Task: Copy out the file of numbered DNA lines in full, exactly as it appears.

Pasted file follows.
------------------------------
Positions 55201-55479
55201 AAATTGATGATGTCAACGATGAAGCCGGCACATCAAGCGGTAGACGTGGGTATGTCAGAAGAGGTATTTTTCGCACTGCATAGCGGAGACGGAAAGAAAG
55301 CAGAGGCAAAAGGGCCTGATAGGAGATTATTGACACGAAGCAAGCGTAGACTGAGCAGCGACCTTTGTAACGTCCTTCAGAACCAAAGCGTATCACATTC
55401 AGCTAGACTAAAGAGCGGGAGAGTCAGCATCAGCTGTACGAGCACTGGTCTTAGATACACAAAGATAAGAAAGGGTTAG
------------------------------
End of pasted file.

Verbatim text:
Positions 55201-55479
55201 AAATTGATGATGTCAACGATGAAGCCGGCACATCAAGCGGTAGACGTGGGTATGTCAGAAGAGGTATTTTTCGCACTGCATAGCGGAGACGGAAAGAAAG
55301 CAGAGGCAAAAGGGCCTGATAGGAGATTATTGACACGAAGCAAGCGTAGACTGAGCAGCGACCTTTGTAACGTCCTTCAGAACCAAAGCGTATCACATTC
55401 AGCTAGACTAAAGAGCGGGAGAGTCAGCATCAGCTGTACGAGCACTGGTCTTAGATACACAAAGATAAGAAAGGGTTAG